Fire escape plan helps protect children in case of emergency

Fire escape plan helps protect children in case of emergency

While a significant number of Americans believe they have more than six minutes to safely get out of a home once a smoke alarm sounds, statistics indicate there can be as little as two minutes before a fire can become life-threatening. Since children are among those at greatest risk, National SAFE KIDS Week, April 26-May 4, serves as an important reminder to families to practice an escape plan, according to safety experts from First Alert.
Although properly installed and maintained smoke alarms provide an early signal to the household of a fire emergency, it’s just as essential to make sure children know what to do once the alarm sounds.
According to safety experts, it is crucial to develop and practice a home escape plan in case a real fire should occur — especially if children are in the home.
Here are the key considerations when preparing an escape plan:
• Consider the particular characteristics of each member of the family, including age, physical conditions, sleeping habits and hearing ability.
• If children or others do not readily hear the alarm, assign someone to assist them during a fire drill or emergency.
• Identify two exits for each room and each level of the residence and teach children not to hide in a closet or under beds.
• Feel if a door is hot before opening. If it is hot, do not open it. If the door can be used, the family member should close it behind them. A closed door may help stall a fire.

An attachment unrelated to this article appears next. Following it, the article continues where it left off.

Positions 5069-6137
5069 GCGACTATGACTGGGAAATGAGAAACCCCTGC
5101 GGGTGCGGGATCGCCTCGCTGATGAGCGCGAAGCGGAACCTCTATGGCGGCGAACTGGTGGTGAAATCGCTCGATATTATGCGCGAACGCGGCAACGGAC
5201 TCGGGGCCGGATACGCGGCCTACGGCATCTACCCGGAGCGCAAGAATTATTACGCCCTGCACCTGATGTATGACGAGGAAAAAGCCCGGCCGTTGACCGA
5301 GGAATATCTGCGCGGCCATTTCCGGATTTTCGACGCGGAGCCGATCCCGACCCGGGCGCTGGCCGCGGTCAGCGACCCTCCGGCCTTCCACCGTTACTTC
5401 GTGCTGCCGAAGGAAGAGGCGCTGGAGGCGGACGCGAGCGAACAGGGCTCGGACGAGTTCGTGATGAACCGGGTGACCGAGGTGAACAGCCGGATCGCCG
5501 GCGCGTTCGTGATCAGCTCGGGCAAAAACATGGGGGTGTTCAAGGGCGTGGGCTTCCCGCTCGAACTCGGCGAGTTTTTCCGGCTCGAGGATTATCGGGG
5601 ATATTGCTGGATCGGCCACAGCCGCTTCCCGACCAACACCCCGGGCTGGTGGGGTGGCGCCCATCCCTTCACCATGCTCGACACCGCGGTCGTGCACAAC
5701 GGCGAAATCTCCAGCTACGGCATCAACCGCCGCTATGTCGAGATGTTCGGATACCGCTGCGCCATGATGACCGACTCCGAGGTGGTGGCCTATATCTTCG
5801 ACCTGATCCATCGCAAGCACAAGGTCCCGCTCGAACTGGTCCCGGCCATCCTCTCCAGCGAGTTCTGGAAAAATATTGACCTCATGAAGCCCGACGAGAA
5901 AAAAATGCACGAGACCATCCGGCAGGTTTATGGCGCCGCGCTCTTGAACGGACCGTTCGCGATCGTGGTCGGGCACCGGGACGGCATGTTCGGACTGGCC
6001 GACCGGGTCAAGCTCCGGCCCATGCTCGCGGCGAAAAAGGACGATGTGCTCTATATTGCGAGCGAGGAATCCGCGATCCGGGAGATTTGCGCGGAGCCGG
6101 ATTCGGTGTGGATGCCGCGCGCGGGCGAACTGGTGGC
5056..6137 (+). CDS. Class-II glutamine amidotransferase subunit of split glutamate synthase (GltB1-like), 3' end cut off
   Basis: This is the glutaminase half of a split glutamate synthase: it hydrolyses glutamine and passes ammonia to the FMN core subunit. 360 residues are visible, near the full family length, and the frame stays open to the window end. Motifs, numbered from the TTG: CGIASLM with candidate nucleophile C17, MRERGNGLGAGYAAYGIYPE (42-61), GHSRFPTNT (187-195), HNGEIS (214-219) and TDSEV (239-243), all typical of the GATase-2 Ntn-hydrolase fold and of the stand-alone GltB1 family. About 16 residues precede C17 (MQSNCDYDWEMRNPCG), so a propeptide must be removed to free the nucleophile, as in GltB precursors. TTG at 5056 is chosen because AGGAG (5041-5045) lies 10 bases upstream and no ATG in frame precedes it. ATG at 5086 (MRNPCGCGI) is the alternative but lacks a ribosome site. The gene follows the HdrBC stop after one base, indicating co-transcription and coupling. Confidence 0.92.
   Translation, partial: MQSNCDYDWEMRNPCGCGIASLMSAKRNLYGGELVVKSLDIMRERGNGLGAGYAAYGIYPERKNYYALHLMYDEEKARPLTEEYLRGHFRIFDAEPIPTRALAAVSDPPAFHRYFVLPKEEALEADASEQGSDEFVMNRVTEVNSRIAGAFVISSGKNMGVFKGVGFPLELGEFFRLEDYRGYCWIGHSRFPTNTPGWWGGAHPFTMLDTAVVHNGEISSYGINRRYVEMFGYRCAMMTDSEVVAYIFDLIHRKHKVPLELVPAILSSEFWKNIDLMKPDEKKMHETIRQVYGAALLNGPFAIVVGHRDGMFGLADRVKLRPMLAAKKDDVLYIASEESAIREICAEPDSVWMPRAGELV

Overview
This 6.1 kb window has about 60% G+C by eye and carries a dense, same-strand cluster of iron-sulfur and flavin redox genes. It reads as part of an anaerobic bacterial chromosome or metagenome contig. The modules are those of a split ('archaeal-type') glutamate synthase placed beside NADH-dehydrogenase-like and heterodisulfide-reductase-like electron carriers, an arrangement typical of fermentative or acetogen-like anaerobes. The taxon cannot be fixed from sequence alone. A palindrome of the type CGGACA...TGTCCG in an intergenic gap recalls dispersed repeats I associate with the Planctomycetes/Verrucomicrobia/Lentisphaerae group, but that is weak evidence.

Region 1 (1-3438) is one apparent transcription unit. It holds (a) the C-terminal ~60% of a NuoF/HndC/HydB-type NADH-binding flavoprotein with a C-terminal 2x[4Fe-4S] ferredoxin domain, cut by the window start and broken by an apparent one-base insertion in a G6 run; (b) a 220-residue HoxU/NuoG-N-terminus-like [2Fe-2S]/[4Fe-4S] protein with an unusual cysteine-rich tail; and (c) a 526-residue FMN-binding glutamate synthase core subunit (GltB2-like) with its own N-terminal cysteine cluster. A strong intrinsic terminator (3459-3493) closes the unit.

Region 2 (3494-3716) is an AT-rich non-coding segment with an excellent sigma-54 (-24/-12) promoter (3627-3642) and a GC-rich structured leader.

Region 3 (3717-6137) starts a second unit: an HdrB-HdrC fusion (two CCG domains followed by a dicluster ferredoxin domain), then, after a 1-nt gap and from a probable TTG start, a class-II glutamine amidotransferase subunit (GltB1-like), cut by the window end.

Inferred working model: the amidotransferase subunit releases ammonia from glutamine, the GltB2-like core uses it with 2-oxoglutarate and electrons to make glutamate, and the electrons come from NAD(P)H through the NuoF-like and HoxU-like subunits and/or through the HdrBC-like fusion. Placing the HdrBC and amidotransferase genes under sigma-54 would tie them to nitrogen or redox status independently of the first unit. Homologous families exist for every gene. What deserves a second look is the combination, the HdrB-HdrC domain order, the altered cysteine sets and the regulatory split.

• Stay low to the ground when exiting.
• Once outside the home, go to a designated meeting place so all family members can be accounted for. Make sure the location is a safe distance and away from other structures or trees that could also catch on fire.
• Dial 911 from a neighbor’s home or a cell phone.
• Never, under any circumstance, approach or re-enter the home until fire crews arrive and assess the situation.
• Practice the escape plan at least twice a year, making sure everyone is involved, from childen to grandparents. It is also recommended to hold a fire drill at night in order to determine the response of family members.
“Just as every home should have a first aid kit in case of a fall or cut, every family should also create and practice an escape plan in case of a fire emergency,” said Deborah Hanson, director of external communications, First Alert. “Practicing a safe exit out of your home could be the most important time you spend together as a family.”
To learn more, visit the First Alert Web site at http://www.firstalert.com.
Published in The Messenger 4.25.08

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